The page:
A: There is a major threat on the horizon right now. The worldwide environmental community has its sights on “safeguarding biodiversity” by protecting 30 percent of all land and water—both salt and fresh—by 2030. Unless they can plainly state otherwise, their past actions in California and other places say that when it comes to the ocean, these protected areas mean no fishing at all, not even catch-and-release. They have a billion-dollar grant behind what they call “30 by 30” to get it done. In the US, much of that money is going directly to both the state and federal levels. We need to continue to remind fishery managers that we are the true fishery conservationists. We contribute over a billion dollars a year toward managing and conserving the fish through licenses and fees. As individual anglers and industry members, we need to continue to support organizations such as the ASA, CCA, IGFA, NMMA, TBF and others that are working on our behalf.
Q: How did you start the AFTCO Tag-Flag program?
A: In 1986, I was bluefin tuna fishing off New Jersey with Pete Barrett. I saw how big the fleet was and wondered how many of these fish were being tagged to provide information for proper future management. When I learned that fewer than a dozen bluefin had been tagged in the entire Atlantic the previous year, I wanted to figure out a way to increase that number. I called Ed Scott, who ran the NMFS Atlantic tagging project at the time, and told him of my plan for a program called Tag-A-Tuna for Tomorrow. The program was widely successful; over the years, we even had one individual captain named Al Anderson tag 5,000 bluefin tuna. In 1989, Ed asked me if AFTCO could expand the program to include billfish. The AFTCO Tag-Flag program started that year and ran until 2007. The program made a huge contribution in promoting the release ethic and tagging of pelagic gamefish in both the Atlantic and Pacific. In fact, Gene Vander Hoek credits the Tag-Flag program for directly changing the release ethic in Kona. He received a lot of publicity for winning multiple Captain of the Year awards—people started booking him instead of other captains who refused to tag or even release their billfish. The other captains accused Gene of stealing their customers, but Gene simply explained to them that their clients would come back if the other captains began tagging and releasing their billfish instead.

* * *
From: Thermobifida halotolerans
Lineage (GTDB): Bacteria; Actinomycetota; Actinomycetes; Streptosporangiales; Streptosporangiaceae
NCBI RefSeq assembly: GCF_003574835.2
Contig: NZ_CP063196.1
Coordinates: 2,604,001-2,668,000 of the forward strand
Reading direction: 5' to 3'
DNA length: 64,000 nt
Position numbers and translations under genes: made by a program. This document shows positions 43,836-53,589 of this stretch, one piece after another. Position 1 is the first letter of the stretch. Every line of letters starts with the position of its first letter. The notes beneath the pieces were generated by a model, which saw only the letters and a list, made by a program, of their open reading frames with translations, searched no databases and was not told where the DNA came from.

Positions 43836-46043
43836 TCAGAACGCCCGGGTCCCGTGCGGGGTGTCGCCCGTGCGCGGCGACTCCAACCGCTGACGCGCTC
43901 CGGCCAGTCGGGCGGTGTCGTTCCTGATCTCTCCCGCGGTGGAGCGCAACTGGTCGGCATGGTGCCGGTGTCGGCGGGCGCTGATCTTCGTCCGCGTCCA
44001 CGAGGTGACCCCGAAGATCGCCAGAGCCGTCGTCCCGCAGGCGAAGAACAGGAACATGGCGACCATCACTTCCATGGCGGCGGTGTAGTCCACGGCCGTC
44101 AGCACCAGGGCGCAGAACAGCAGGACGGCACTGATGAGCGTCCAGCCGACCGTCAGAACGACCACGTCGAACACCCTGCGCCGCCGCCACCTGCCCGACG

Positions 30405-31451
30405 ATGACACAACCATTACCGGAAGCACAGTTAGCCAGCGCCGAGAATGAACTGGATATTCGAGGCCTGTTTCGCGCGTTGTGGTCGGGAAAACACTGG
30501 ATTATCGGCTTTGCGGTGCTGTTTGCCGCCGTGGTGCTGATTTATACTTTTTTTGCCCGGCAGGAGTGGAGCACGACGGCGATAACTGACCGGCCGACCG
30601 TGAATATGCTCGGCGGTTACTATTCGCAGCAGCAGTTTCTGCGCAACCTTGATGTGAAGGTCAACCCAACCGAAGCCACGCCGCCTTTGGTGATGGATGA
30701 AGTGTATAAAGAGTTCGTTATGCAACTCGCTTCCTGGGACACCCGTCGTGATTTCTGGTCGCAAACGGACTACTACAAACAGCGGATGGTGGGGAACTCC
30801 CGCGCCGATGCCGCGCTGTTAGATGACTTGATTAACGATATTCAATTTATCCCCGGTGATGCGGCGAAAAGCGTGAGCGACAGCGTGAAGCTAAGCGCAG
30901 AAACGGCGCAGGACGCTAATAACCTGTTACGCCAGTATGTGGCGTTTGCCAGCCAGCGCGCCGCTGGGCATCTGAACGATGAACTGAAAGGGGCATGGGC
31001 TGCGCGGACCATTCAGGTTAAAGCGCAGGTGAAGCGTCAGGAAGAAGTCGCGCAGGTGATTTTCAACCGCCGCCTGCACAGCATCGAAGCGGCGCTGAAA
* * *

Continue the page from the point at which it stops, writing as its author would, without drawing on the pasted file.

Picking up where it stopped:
Q: Aquaculture is one of your new projects. How’s that going?
A: Every year since the beginning of time, except maybe during a world war or some other extreme event, man has taken more fish out of the sea than the year before. That all changed around 1985, when Mother Nature could produce no more increases. The take flatlined and has even declined slightly since then. The problem is that the US has not participated in ocean aquaculture in a meaningful way. The US has the largest coastline of any country in the world, and yet we rank 17th in aquaculture. Ninety percent of our seafood is imported, and 50 percent of that is aquaculture. As a country, we’ve had our head in the sand for a long time. That is beginning to change with a recent Executive Order from President Trump. Hopefully the US can now begin to catch up to the rest of the world.
Q: What kind of legacy do you want to leave?
A: A healthy ocean full of fish for future generations to enjoy just as much as so many of us in our generation and the previous generations have also enjoyed. —Sam White